I grew up in Cobble Hill Brooklyn in the 70’s. My Dad still lives there – he calls it God’s Country. Anyway, We called it Coco-leavio. Later as we got older, it turned into Manhunt. I remember my friend Lee ‘teaching’ me how to ‘blend in’ with the cars, so as not to be seen. That was a good time.
On Clay Ave in the Bronx, we played Ringaleavio and another variation called Roundup. We also used the human electric chain.
Richard, If http://www.streetplay.com/thegames/ doesn’t help you, there’s no hope, yo ;). -Hugh M. McNally hmcnally [at] streetplay [dot] com
Hello, I am looking for definitions to a lot of these games…stoopball…johny on the pony….sewer to sewer stickball….stickball…knock hockey my wife is translating the book “Sleepers” can anyone help us find such descriptions of these games or phrases? this must have been the days to live in!!!!
In Washington Heights (Dyckman area) we called it “Manhunt”. But it was basically the same game, with one team chasing the other and placing them in “base”. We did not allow running into basements, buildings or passing the corners on either side of the block. There was always someone guarding the base. I remember running with a car (running alongside of it as low as possible) and then pouncing on the base and saving as many of my teammates as possible. Also for a period of time we could kick the lamppost on our block and the lights would go off and the other team couldn’t see what was going on for about 8-9 minutes. Those were the days (late 80’s). We usually played during the summertime and usually till about 11:30 pm (never during the day either! Too hot!)and then just lay on top of a car and talk the night away.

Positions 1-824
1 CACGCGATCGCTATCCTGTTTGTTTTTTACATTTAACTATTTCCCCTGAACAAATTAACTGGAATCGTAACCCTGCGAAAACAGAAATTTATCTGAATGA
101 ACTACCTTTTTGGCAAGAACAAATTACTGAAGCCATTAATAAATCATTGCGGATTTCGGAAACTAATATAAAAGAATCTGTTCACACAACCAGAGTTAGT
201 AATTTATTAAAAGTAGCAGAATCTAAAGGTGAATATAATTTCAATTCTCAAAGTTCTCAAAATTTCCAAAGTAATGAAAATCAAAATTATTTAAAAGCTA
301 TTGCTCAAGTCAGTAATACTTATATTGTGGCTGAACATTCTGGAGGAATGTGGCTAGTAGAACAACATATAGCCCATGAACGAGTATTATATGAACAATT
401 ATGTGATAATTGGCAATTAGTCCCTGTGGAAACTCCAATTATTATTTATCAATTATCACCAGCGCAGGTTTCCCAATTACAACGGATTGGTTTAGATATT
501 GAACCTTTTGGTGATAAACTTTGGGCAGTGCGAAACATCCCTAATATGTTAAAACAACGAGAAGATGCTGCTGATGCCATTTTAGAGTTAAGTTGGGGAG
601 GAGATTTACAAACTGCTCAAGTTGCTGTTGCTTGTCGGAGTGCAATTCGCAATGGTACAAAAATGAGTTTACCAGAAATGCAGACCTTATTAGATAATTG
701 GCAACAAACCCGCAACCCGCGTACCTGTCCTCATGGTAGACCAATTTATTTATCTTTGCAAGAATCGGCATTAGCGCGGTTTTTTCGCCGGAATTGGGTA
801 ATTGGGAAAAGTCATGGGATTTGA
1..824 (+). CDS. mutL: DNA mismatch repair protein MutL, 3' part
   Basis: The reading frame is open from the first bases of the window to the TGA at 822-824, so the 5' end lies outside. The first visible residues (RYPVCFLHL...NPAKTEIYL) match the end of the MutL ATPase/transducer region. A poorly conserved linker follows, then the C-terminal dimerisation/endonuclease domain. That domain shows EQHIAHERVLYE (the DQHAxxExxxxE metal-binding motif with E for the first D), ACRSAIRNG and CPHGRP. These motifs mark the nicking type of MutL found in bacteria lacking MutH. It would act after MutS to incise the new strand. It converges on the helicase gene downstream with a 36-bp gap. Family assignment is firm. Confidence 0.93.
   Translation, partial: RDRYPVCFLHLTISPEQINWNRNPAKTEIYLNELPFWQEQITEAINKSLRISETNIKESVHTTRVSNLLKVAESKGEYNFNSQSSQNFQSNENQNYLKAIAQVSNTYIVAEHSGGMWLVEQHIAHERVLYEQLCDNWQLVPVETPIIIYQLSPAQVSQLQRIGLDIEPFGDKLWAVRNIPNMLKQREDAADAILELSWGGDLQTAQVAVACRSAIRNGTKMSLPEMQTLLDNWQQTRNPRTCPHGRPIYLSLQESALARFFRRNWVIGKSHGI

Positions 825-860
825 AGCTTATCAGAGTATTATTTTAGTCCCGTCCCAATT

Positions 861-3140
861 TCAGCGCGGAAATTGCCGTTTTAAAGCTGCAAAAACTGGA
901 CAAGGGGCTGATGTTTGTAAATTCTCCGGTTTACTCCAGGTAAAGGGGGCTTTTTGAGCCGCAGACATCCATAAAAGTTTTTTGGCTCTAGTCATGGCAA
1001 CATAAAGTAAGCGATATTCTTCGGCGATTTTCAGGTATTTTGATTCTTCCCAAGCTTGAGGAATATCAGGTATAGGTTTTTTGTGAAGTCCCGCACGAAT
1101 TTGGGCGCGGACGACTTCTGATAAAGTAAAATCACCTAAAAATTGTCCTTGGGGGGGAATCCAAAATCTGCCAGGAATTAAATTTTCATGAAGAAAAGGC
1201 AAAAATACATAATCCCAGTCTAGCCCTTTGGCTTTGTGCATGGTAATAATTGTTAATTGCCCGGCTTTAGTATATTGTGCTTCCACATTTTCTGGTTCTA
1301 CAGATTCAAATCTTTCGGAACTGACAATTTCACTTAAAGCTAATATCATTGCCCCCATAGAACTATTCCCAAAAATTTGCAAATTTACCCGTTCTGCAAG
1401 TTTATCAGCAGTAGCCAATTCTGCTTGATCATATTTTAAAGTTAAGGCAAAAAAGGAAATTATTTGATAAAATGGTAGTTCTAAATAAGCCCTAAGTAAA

I grew up on Hancock st. in the Bed-ford stuyvesant section of Brooklyn and yes, I played punch-ball, stick-ball, kick the can, red light green light 123,Ring-o-livio, Johny on the pony, yo-yo’s, spinning tops/crack tops skelley, marbles, jacks, and our neighborhood favorite, run catch and kiss. That was a game that would later lead to hot roof top make out sessions.
We also played potsy and punchball in the “playgrounds” – which were really just fenced in squares at the apartments at 215th street, near 47th and 48th Ave in Bayside. I always prefered a Spaldeen to a pensy-pinkie.
I also grew up in Bayside – in the 60’s. I remember playing behind the Jewish Center of Bayside Hills .